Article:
Yet back in Naples to watch his grandson, some of the old anger resurfaces. The book dwells heavily on disappointment and on the resentment that breeds when one feels mistreated—tricked, you could say. In Daniele’s case, he is seething with anger that the younger publisher of the Henry James work has rebuffed draft illustrations he sent before departing for Naples. As Starnone writes, Daniele imagines barging into the publisher’s office and spitting in his eye for criticizing not just “those illustrations, no, but the work of a lifetime. A pity that the season of rage had died. I’d smothered it long ago.”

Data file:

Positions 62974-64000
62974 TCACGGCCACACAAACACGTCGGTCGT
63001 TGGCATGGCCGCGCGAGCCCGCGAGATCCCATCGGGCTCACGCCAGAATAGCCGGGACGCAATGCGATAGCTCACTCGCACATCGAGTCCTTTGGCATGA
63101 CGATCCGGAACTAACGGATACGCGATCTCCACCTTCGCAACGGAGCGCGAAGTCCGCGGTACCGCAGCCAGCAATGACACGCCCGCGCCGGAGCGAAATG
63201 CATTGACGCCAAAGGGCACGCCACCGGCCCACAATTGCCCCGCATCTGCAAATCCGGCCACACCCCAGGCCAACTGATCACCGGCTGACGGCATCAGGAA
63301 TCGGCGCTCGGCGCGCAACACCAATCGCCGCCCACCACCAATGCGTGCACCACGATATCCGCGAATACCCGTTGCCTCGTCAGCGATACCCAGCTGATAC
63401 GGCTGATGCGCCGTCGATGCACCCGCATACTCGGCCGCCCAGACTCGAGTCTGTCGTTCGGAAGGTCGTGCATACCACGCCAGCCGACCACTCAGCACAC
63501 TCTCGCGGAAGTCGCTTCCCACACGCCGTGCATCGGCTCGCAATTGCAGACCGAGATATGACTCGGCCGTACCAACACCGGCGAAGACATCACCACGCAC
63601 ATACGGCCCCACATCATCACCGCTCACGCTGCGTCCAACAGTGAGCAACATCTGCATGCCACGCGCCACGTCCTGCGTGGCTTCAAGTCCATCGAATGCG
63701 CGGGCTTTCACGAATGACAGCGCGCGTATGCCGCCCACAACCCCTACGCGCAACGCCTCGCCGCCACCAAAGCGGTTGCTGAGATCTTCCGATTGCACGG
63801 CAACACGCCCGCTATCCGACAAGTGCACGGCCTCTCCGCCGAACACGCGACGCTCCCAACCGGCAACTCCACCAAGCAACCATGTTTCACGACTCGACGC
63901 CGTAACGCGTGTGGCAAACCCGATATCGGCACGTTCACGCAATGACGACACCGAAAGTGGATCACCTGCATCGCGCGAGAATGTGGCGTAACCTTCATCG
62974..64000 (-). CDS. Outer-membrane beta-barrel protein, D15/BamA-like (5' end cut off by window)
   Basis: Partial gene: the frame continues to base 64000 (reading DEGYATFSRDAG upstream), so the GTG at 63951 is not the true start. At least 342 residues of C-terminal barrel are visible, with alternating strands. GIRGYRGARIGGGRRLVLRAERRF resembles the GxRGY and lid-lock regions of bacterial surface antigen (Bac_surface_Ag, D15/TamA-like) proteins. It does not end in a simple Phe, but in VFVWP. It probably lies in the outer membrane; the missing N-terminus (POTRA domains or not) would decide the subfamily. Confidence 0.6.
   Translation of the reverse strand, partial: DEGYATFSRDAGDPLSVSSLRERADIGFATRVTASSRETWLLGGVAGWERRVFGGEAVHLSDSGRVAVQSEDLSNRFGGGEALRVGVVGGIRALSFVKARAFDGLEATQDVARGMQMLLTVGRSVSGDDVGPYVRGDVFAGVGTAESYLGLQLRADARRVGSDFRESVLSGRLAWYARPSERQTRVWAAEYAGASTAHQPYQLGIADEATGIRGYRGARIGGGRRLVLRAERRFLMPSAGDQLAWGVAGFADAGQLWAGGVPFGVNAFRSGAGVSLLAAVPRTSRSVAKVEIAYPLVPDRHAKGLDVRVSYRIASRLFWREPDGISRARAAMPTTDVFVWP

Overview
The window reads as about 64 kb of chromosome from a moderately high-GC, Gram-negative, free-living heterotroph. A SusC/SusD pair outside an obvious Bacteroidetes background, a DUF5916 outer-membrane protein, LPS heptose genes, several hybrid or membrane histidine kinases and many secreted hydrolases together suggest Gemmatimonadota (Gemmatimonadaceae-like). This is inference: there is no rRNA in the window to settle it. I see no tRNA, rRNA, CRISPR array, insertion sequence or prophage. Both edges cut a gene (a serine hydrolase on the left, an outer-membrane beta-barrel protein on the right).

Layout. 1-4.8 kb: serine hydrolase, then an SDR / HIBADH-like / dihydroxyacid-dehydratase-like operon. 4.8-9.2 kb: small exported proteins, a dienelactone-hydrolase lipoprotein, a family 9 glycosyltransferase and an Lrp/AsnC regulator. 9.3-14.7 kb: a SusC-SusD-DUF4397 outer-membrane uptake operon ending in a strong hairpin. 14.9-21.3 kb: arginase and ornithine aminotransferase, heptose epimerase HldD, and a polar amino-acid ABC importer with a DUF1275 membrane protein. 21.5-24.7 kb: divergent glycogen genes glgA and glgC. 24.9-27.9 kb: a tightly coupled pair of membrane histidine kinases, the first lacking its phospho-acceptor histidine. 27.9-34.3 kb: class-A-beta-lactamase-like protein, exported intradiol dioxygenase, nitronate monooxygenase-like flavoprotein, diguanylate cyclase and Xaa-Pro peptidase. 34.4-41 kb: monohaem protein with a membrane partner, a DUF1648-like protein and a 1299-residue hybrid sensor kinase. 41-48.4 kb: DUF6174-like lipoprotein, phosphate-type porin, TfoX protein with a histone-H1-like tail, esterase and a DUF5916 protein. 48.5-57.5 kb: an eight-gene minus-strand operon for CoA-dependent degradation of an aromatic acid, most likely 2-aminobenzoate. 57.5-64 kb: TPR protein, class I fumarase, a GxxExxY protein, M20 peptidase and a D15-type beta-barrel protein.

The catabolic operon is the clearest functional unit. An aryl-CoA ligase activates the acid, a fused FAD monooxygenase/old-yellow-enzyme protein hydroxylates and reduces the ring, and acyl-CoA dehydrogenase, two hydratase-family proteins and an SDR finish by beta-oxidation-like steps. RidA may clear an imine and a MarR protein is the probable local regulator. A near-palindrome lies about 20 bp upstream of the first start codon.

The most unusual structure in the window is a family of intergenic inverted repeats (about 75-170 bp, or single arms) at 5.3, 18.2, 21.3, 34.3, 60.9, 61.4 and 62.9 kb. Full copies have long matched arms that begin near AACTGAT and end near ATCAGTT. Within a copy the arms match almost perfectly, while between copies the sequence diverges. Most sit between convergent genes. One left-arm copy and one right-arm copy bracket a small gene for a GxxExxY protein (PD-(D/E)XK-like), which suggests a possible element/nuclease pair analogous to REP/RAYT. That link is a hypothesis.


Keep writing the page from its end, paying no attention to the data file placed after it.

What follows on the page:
Some of the novel’s most evocative passages reside in the author’s ruminations about Naples. At one point, for example, while Daniele and Mario are out for a stroll, they stop for a drink at a dark, dirty coffee bar. Starnone meditates on the way Neapolitans talk, often employing a savage tone that can undermine even the most innocuous comments. As Daniele muses, “Only in this city […] were people so genuinely inclined to come to your aid and so ready to slit your throat.” This is the Naples many American readers have come to know through Elena Ferrante’s Neapolitan series of novels that begins with My Brilliant Friend.